Some things I might raise:
*Situating a person/place/thing/event in time and space.
*The science of context (what would be the humanities corollary for those who consider history more of a humanity than a social science?)
*History doesn’t repeat, but it does rhyme. (Mark Twain)
*As Varad mentioned in a comment–the past only exists in the present.
*Impossible and necessary. (Peter Charles Hopper)
*As Varad mentioned in his guest post–“The compulsion to coordinate past and future so as to be able to live at all is inherent in any human being.” Reinhart Koselleck
I think it’s important for students to understand the relationship between the past and the present, as well as the way that history writing contextualizes events.
Also, particularly important for the methods class I am teaching in the fall, students need to understand that history is constructed, but that does not mean it is purely relative. Rather, it is based on something “real” that is established through documents and accounts and then written down only through many choices about what to include and exclude.
An assignment I might do the first class to push students to think through the construction of history: I have a student in my seminar who is studying abroad in South Africa this summer. I helped to plan the internship that he is on as part of my postdoc. I was thinking about asking the class to work in groups to briefly reconstruct his trip–what types of sources would they search for? What kinds of questions would they ask? Would it be best to tell it from his perspective? What other perspectives could be taken? There are a lot of online sources, plus one group could interview him during class. Part of the point will be to see how each group emphasizes different elements of his trip based on the sources they found. It will also be a good way to assess where their research skills are at the beginning of the course.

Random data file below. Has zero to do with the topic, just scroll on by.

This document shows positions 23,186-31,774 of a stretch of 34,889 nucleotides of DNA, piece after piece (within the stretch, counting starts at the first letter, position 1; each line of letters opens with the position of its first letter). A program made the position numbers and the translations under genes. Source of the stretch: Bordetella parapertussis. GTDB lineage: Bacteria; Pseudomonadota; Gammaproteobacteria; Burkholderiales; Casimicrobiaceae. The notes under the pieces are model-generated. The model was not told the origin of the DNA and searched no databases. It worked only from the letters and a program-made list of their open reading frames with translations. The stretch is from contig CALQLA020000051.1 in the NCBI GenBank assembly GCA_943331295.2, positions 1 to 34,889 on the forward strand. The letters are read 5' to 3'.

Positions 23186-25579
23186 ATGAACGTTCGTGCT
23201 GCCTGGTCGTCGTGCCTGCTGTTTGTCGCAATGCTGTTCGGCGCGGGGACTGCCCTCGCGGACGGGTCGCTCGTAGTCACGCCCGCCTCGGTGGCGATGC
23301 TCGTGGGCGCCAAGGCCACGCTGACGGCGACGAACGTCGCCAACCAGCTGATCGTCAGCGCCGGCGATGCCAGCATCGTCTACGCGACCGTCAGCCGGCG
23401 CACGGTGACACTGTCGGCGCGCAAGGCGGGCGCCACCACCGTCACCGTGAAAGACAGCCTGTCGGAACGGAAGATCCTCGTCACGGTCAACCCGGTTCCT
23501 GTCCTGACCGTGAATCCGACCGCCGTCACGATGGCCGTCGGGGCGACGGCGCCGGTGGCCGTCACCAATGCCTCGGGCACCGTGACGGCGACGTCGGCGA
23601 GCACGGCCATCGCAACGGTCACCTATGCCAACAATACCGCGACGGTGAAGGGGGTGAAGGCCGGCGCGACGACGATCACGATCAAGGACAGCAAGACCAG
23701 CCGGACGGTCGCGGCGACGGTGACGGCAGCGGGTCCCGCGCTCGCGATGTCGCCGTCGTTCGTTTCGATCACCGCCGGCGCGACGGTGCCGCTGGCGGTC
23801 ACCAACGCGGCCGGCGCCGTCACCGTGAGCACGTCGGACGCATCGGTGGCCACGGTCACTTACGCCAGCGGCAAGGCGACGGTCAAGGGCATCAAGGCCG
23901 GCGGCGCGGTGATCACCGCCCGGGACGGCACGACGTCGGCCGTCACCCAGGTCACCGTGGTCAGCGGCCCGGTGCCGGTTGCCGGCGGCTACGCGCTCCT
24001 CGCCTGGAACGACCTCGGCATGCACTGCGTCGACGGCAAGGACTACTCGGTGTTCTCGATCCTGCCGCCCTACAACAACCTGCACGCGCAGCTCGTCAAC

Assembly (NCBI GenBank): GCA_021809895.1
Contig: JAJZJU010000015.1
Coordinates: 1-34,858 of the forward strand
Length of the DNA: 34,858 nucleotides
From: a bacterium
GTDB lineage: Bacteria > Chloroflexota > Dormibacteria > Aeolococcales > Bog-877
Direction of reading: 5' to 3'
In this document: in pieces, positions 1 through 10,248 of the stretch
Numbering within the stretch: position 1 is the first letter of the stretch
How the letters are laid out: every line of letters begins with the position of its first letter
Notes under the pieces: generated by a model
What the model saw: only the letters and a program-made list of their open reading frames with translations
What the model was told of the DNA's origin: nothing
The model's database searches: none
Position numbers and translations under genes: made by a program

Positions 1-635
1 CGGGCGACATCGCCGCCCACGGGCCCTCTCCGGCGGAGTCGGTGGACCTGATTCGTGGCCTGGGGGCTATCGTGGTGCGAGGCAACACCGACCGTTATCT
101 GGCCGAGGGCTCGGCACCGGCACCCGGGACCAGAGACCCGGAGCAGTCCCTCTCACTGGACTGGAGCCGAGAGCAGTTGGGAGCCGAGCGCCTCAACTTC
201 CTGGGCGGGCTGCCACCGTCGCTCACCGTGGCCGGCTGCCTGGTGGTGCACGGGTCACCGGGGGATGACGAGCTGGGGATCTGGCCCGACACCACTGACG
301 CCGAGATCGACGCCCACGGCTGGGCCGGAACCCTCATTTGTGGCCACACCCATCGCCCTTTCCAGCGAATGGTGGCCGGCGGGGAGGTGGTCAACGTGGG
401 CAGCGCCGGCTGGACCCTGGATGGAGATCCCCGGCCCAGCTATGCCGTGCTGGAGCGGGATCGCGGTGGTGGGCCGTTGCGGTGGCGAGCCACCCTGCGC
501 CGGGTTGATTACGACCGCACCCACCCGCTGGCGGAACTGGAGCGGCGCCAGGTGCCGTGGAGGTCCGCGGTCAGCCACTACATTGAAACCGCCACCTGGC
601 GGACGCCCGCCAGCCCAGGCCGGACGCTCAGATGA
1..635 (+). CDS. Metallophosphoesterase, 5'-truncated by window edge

Anything to add to my list of how to explain what history is the first day of a new class?
*Picture from here